‘Few’ is a quantifier which means a small number of something. It may go with ‘a’ (a few) or ‘very’ (very few) and is normally followed by countable nouns. So, we put ‘few’ after ‘very’, the first word of the second sentence. Now, what countable noun can we find in the first sentence? Right, ‘articles’ which is the object of the sentence. As we have to place it after ‘very few’, it becomes the subject. It means the second sentence should be in the passive and past simple. Very FEW ARTICLES WERE SOLD at the fair last Sunday.
She made the dish healthier because she decided to add olive oil rather than use butter.
She made the dish healthier because she decided to add … butter.
Learn as many prepositional phrases as possible.
‘Instead’ is an adverb that means ‘in place of’ and very often goes with the preposition ‘of’ (instead of). Here, you should remember that after prepositions we must use a gerund. So, from the lead-in sentence, we understand that she added olive oil, not butter. She used it INSTEAD OF USING butter. The second sentence is as follows: She made the dish healthier because she decided to add OLIVE OIL INSTEAD OF USING butter.
Last Wednesday was the first time my car ever broke down, even though it ‘s very old.
Until last Wednesday, my car … down, even though it is very old.
Do not forget about time adverbs like ever, never, always, so far and some others. They indicate the tense you should use.
This sentence tests your knowledge of grammar tenses. ‘Never’ is often used in perfect tenses. Have never done, has never been, had never lost, etc. It’s always important to understand at what moment of the time the action is collocated. The first sentence says that the car broke down last Wednesday for the first time. So, it’s clear that before that it had worked all right. We need past perfect to complete the second sentence. Until last Wednesday, my car HAD NEVER BROKEN down, even though it is very old.
‘All your complaints will be investigated by our staff tomorrow’.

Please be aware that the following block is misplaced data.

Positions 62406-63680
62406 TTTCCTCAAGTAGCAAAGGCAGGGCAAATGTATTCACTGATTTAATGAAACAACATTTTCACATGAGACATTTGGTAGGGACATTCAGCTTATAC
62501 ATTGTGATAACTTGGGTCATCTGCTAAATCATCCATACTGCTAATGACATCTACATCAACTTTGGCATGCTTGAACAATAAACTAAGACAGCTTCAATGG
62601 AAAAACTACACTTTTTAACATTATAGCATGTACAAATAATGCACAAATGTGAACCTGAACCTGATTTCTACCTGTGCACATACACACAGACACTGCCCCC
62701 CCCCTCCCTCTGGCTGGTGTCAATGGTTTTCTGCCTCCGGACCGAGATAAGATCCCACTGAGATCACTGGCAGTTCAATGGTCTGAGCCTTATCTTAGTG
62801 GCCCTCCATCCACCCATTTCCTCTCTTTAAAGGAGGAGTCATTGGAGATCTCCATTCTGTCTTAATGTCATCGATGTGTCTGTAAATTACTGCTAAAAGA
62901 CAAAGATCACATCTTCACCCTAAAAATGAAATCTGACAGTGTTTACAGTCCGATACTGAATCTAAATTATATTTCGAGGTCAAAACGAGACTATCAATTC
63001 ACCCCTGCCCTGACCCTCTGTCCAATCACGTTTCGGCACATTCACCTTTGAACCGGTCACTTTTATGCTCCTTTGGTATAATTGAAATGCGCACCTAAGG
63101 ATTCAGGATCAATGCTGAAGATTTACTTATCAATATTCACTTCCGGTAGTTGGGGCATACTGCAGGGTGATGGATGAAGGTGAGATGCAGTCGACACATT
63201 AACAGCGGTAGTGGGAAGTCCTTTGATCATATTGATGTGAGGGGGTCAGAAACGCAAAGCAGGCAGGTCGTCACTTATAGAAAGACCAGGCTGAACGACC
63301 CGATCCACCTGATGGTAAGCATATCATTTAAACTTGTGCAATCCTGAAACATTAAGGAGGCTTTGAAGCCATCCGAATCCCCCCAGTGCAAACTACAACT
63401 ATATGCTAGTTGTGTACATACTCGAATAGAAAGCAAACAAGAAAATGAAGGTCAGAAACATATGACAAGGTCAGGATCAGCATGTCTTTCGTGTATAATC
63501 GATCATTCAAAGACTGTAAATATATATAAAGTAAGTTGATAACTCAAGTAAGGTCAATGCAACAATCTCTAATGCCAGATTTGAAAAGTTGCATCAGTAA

I promised that our staff … all their complaints the next day.
According to the question, you may have to change several things in one sentence. Learn as many phrasal verbs, idioms and collocations as possible.
This sentence tests three things at the same time:
- the reported speech (‘the next day’ instead of ‘tomorrow’);
- the knowledge of phrasal verbs: When we investigate sth, we LOOK INTO it;
- and the ability to replace the passive with the active voice.
‘Will’ in the first sentence indicates the future, and we have to change it for ‘would’ because ‘the next day’ shows the reported speech. And the object ‘our staff’ in the place of the subject requires the active voice. So, the right sentence says:
I promised that our staff WOULD LOOK INTO all their complaints the next day.
Merilyn doesn’t want to work for her aunt any more.
Merilyn doesn’t want … for her aunt.
Again, the lead-in sentence and the given word make us deal with the phrasal verb CARRY + preposition. To do sth longer implies continuation. What preposition do we need after ‘CARRY’ to get this meaning? Right, CARRY ON means continue. The second sentence would be like this: Merilyn doesn’t want TO CARRY ON WORKING for her aunt. You remember that we use an ing form after any preposition. That’s why workING is the right option.
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This was ABC English Levels and your Valentine. Take care and good luck!